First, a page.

Alcoa earnings don't impress

Earnings are up, but revenue is less than expected. European debt worries weigh on stocks. Nvidia settles a fight with Intel for $1.5 billion. Playboy will go private.

By Charley Blaine Jan 10, 2011 1:08PM
Charley BlaineUpdated: 7:40 p.m. ET

Shares of Alcoa (AA) were off nearly 1.6% after hours despite beating Wall Street estimates on earnings and predicting better profits this year.

The report, which traditionally kicks off earnings season, came after stocks slipped again modestly today. The Dow Jones industrials ($INDU) and the Standard & Poor's 500 Index ($INX) suffered their third straight losses. The Nasdaq Composite Index ($COMPX) enjoyed a small gain.
Alcoa saw earnings after one-time items rise to 21 cents a share on revenue of $5.65 billion. Earnings beat the Street estimate of 19 cents a share and were up from a penny a share last year. Revenue was a touch under the Street estimate of $5.75 billion and was the culprit for the share decline after hours.

Shares were off 1.8% to $16.20 after rising 0.4% to $16.49 in regular trading.

Alcoa said the economic recovery had boosted aluminum, and the company said it expected demand would stay strong.

Prices for aluminum, which is used in a broad array of products, have jumped significantly since July, boosting sales levels for aluminum makers including Alcoa. Analysts expect new housing starts and car sales will continue to climb this year, trends that will support the aluminum market, although there are some concerns about rising energy costs


Before the Alcoa report, the Dow had closed down 37 points to 11,637. The S&P 500 was off 2 points to 1,270, and the Nasdaq ended with a 5-point gain to 2,708.

It's not clear how the market will open on Tuesday, given the reaction to Alcoa. Futures trading suggests a flat open.

One reason: Advanced Micro Devices (AMD), up 4.1% in regular trading, gave it all back after hours after CEO Dirk Meyer resigned his post. At 7:12 p.m. ET, AMD was down 3.8% to $8.84 after rising to $9.19 in regular trading.

The CEO change came, as The Wall Street Journal noted, just as a turnaround in the company's fortunes appeared to be emerging. The board said it want to accelerate its growth rate.

Chip maker Nvidia (NVDA) shares soared after hours, rising 4.2% to $21.50 after hours . The company and Intel (INTC) had settled a patent dispute. Intel will pay $1.5 billion in licensing fees to Nvdia over the next five years. In regular trading, Nvidia had closed up 3.8% to $20.63.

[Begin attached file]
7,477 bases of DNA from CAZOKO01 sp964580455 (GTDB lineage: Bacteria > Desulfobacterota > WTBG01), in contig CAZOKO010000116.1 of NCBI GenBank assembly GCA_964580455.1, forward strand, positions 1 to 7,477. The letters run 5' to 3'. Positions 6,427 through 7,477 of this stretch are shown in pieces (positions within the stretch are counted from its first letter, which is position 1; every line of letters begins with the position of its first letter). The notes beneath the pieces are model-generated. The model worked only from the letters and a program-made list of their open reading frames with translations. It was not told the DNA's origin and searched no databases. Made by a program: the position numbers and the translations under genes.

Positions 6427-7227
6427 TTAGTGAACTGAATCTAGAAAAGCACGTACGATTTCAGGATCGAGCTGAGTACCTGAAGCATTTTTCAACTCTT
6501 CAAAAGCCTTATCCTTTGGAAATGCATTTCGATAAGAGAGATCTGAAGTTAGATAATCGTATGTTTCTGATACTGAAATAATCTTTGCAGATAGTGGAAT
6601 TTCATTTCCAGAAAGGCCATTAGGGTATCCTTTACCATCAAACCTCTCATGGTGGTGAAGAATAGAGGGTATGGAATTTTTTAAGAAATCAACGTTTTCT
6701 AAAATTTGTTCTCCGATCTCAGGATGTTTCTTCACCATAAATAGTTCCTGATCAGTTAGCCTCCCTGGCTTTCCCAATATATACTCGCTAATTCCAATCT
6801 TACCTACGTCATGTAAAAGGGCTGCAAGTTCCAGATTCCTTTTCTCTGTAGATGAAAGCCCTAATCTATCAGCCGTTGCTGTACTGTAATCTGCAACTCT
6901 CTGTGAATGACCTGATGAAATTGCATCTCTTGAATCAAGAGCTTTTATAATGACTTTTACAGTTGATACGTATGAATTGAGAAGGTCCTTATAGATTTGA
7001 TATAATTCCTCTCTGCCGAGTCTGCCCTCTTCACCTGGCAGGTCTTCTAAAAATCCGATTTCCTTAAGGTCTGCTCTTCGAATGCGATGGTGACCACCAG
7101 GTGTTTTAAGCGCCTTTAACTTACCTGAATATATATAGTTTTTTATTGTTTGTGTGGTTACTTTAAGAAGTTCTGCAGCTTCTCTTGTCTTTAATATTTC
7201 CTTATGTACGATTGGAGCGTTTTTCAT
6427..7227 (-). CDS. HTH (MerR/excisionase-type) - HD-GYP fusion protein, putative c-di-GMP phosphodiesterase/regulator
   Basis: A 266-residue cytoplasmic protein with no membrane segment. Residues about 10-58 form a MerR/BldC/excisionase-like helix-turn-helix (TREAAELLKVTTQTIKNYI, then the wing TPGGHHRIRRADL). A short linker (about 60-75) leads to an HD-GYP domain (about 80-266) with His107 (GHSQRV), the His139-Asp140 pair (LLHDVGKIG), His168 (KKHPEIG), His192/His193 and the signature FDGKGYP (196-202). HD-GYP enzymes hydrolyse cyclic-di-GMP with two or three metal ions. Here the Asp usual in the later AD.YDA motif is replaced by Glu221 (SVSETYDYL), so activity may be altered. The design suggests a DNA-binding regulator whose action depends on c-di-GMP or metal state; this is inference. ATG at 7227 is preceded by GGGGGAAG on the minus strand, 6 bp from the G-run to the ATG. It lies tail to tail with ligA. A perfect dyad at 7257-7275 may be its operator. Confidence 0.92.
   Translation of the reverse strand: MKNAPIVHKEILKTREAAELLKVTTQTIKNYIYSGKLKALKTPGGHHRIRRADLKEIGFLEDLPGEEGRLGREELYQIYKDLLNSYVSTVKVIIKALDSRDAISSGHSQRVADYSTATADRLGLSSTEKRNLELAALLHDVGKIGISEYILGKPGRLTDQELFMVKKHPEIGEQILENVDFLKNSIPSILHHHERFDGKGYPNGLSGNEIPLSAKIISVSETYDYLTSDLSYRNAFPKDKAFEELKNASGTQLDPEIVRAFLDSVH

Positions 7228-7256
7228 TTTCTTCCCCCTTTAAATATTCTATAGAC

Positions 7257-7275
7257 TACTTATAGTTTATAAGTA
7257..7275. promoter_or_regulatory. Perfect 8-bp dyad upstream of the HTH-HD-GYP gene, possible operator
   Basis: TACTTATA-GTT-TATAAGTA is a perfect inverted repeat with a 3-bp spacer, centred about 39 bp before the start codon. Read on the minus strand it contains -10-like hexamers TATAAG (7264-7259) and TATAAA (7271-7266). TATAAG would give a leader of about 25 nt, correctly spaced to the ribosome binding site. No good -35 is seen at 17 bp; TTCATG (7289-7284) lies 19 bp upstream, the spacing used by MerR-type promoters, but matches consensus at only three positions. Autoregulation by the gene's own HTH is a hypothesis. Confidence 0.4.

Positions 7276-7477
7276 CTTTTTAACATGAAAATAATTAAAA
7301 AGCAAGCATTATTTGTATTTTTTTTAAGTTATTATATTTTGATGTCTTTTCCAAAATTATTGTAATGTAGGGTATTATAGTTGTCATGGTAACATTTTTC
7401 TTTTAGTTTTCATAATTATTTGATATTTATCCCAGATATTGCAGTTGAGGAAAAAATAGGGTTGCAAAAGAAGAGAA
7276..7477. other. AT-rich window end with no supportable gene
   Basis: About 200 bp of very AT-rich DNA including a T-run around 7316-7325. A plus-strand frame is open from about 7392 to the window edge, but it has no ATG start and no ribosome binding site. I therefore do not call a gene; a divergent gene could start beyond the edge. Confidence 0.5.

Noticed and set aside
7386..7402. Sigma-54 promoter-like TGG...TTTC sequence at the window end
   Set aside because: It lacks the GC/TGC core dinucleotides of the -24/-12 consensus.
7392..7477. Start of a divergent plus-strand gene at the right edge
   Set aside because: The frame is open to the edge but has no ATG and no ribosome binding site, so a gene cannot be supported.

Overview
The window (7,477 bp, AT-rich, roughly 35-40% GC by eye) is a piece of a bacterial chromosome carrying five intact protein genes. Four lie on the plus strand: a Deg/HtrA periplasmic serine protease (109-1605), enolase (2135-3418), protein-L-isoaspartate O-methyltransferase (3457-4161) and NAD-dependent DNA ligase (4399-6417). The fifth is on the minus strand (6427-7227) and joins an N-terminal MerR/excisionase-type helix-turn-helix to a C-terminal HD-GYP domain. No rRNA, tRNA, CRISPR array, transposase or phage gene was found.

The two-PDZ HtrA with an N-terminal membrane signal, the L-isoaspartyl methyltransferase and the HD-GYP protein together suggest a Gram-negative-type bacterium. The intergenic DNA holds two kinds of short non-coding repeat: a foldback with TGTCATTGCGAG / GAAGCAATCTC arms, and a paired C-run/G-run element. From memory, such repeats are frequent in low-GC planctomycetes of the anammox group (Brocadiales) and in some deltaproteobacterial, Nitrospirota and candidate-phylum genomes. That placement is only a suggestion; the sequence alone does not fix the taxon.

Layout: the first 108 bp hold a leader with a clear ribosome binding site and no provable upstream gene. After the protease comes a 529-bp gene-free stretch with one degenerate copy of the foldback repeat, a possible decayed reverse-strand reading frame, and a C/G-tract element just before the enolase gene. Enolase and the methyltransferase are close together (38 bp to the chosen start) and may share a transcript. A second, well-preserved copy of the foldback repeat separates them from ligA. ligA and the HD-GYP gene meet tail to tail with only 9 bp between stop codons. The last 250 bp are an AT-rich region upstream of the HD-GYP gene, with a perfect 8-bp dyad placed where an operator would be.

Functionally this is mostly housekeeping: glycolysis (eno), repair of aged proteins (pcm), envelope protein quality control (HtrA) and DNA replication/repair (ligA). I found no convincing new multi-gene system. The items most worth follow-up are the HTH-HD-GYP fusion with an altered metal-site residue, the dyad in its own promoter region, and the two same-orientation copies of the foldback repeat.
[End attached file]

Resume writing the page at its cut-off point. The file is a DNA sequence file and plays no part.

Intel was up slightly to $20.71 after hours. The shares had finished up 0.2% to $20.69 in regular trading. The company reports fourth-quarter results after Thursday's close.

European debt woes rise to the surface again
The market was pressured from the beginning as worries mounted yet again about the debt problems of Portugal and Spain, and Italy as well. The fears were enough to offset any excitement generated by a number of big deals in the United States, including a merger that could create the nation's largest electric utility.

For those worried the market is about to tip over into the abyss, consider: The S&P 500 approached 1,260, bottoming at 1,262 just before 10 a.m. ET, then moved higher. Since just before Christmas, 1,260 has become as a strong support level, setting off new buying whenever it's approached.

Energy prices -- New York close
 

Mon.

Fri.

Month chg.

YTD chg.
Crude oil 

$89.25

$88.03

-2.33%

-2.33%
(per barrel)











Heating oil

$2.5561

$2.4863

0.49%

0.49%
(per gallon)











Natural gas 

$4.3990

$4.4220

-0.14%

-0.14%
(per mil. BTU)











Unleaded gasoline

$2.4543

$2.4131

0.04%

0.04%
(per gallon)











Retail gasoline

$3.0880

$3.0880

0.52%

0.52%
(per gallon; AAA)












Crude oil, gold move slightly higher
Crude oil was up $1.16 after rising to as high as $89.98 after a spill shut most of the oil shipped from Prudhoe Bay on Alaska's North Slope. The pipeline transports about 15% of U.S. oil production. BP (BP) was forced to halt production of 95% of its capacity.

Gold, meanwhile, settled up $5.20 to $1,374.10 an ounce. 

The 10-year Treasury yield was at 3.304%, down from 3.328% on Friday.

The market started to move higher after the euro began to rebound against the dollar. The euro had slumped earlier in the day after Europe’s debt troubles came back into play on renewed bailout talk involving Portugal. Also: Portugal, Spain and Italy were preparing to borrow at least $43 billion this week.

Germany's Dax Index ($DE:DAX) was off 91 points, or 1.3%, to 6,857, and Britain's FTSE-100 Index ($GB:UKX) was down 28 points, or 0.5%, to 5,956. 

Deals large, deals small and deals maybe
Meanwhile, investors seemed cool to Duke Energy's (DUK) agreement to merge with Progress Energy (PGN) in a $13.7 billion stock swap. The deal would create the nation's largest electric utility. Duke was down 1.2% to $17.58. Progress was off 1.6% to $43.99. The stock had risen 3% between Wednesday and Friday.